19 results found
This study is a continuation of the research on individual giving and philanthropy in Turkey conducted in 2004, 2015 and 2019 by TÜSEV. The main goals of this research are to provide an overview of: individuals' perceptions of civil society organisations in Turkey; their engagement with CSOs; giving practices, and to track behaviors and trends in these areas through time. For this study as for previous ones, the authors and research team have collected and analysed data from interviews with a representative sample of the voting-age population in Turkey. The fieldwork for this report focused on the year before October-November 2021, a period of significant challenges including Covid-19, lockdowns and natural disasters. The authors take into account the impact of these events in their evaluation of how both the giving behavior and the attitude toward civil society and philanthropic activities in general have developed and changed. The report also provides a comparative analysis of the change that took place in the field of individual giving in Turkey over a 15-year period.Previous studies can be accessed from TÜSEV website: https://www.tusev.org.tr/en/research-andpublications/online-publications
CAF America's report explores the SDG landscape that has emerged based on its donors' philanthropic giving since the goals entered into force on January 1st, 2016. It looks at the SDGs that rose to the top based on the level of support received and provides a window into how priorities have shifted year-by-year. In a regional and source-based setting, the report tracks the charitable giving of corporate, foundation, and individual donors through CAF America.
The Advancing Human Rights initiative documents the landscape of foundation funding for human rights and track changes in its scale and priorities. This annual report uses grants data to map philanthropic support for specific human rights issues, funding strategies, and populations and regions served in 2016. In this year, 785 funders made over 23,000 grants totalling $2.8 billion for human rights.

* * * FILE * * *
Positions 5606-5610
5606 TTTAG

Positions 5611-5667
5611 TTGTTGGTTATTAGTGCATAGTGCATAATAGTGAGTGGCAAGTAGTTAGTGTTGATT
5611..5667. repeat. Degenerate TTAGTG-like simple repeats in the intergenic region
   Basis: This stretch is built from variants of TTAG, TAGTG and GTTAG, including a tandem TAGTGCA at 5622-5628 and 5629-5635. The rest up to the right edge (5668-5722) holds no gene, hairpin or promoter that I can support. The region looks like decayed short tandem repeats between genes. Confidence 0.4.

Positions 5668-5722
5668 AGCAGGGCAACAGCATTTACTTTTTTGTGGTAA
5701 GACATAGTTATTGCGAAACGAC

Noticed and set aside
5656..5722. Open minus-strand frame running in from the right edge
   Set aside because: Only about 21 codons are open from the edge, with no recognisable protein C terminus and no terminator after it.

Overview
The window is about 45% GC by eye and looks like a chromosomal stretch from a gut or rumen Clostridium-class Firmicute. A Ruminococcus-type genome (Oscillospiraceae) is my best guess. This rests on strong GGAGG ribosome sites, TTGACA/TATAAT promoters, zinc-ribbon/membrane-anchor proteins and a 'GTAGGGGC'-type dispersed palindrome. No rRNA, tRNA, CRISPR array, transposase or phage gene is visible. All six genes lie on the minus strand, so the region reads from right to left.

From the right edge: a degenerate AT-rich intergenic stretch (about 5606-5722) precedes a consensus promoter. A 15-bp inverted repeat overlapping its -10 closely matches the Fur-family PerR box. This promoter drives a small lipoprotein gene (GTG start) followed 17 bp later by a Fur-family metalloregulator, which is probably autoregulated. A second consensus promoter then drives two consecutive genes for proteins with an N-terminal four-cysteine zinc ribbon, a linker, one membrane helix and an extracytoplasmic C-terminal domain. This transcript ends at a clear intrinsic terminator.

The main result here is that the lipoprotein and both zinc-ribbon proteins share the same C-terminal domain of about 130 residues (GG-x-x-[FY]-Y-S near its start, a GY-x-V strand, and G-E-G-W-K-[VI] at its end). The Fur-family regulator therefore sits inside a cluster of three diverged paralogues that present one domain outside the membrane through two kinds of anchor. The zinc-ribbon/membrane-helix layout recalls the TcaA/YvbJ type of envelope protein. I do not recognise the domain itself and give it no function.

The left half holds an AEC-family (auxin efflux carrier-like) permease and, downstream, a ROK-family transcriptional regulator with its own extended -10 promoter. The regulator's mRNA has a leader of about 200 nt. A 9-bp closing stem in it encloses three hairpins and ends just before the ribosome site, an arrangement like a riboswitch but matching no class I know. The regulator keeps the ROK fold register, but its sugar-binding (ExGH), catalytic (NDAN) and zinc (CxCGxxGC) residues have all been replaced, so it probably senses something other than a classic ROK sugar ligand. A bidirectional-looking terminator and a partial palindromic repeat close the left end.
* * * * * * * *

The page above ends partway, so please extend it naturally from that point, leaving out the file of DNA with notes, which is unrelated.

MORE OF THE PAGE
Each year, Candid and the Peace and Security Funders Group collects and analyzes data from thousands of grants awarded by hundreds of peace and security funders. We do this for two primary reasons: to illuminate the field of peace and security grantmaking, and to provide a nuanced understanding of the issues and strategies peace and security funders support. In 2016 -- the latest year complete data is available -- 326 foundations awarded 2,605 grants, totaling $328 million in support of a more peaceful world.
This report is the most comprehensive study to date into support for environmental initiatives provided by European philanthropic foundations. It builds on the three earlier editions, increasing the number of foundations and grants being analysed, along with the total value of these grants.This 4th edition features a detailed analysis of the environmental grants of 87 European public-benefit foundations, as compared to 75 in the previous edition. These 87 foundations include many of Europe's largest providers of philanthropic grants for environmental initiatives.
Quantifying kindness, public engagement and place presents findings from the first ever quantitative survey on kindness in communities and public services. The data reveals a reassuring and yet complex picture of kindness in the UK and Ireland, with generally high levels of kindness reported, but at the same time variations in experiences between jurisdictions and across social groups.The research also sheds light on how people describe the place they live in, revealing that two in five people in the UK self-identify as living in a town; and provides insights into people's sense of control over public services, and how they perceive and act upon various methods of public engagement.The data was collected by Ipsos MORI, on behalf of the Carnegie UK Trust; surveys were run with representative random sampling of approximately 1,000 people in each of the five legislative jurisdictions in the UK and Ireland